Context, interest relativity and the sorites

Analysis 63 (4):269–281 (2003)
According to what I will call a contextualist solution to the sorites paradox, vague terms are context-sensitive, and one can give a convincing dissolution of the sorites paradox in terms of this context-dependency. The reason, according to the contextualist, that precise boundaries for expressions like “heap” or “tall for a basketball player” are so difficult to detect is that when two entities are sufficiently similar (or saliently similar), we tend to shift the interpretation of the vague expression so that if one counts as falling in the extension of the property expressed by that expression, so does the other. As a consequence, when we look for the boundary of the extension of a vague expression in its penumbra, our very looking has the effect of changing the interpretation of the vague expression so that the boundary is not where we are looking. This accounts for the persuasive force of sorites arguments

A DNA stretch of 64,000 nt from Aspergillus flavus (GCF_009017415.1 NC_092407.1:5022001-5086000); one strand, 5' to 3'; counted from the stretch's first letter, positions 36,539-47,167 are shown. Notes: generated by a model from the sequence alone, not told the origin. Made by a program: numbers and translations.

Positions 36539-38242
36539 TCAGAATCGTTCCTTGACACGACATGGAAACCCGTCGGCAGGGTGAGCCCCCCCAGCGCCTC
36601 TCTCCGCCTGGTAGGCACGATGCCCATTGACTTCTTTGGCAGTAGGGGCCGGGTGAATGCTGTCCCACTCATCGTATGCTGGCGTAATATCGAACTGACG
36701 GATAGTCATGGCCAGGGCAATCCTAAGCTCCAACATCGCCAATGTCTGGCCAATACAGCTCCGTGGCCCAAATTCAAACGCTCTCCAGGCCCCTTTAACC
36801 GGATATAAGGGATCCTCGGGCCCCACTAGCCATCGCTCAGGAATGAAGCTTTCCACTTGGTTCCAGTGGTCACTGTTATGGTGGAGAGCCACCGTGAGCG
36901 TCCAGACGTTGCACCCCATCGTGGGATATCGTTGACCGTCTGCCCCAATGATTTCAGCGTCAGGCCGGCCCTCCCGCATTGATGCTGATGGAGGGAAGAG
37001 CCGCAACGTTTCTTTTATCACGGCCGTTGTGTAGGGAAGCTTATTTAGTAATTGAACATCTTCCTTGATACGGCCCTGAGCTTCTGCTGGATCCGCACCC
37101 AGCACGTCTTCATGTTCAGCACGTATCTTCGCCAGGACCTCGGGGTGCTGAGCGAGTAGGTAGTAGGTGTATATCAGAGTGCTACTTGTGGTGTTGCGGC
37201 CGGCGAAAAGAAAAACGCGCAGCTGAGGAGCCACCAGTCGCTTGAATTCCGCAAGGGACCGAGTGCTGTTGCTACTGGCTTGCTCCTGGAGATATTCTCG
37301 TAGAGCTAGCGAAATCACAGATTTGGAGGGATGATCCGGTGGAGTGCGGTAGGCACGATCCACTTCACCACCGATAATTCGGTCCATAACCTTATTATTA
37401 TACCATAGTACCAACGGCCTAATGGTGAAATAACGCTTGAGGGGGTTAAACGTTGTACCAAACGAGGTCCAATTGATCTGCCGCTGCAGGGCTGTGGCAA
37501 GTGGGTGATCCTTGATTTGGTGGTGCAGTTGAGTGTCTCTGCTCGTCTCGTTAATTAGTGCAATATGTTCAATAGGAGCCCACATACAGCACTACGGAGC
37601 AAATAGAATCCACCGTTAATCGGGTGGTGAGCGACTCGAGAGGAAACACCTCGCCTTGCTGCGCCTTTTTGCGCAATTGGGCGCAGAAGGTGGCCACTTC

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DOI 10.1111/1467-8284.00436
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References found in this work BETA
Jason Stanley (2000). Context and Logical Form. Linguistics and Philosophy 23 (4):391--434.
Jason C. Stanley (2002). Nominal Restriction. In Georg Peter & Gerhard Preyer (eds.), Logical Form and Language. Oxford University Press 365--390.
Diana Raffman (1994). Vagueness Without Paradox. Philosophical Review 103 (1):41-74.

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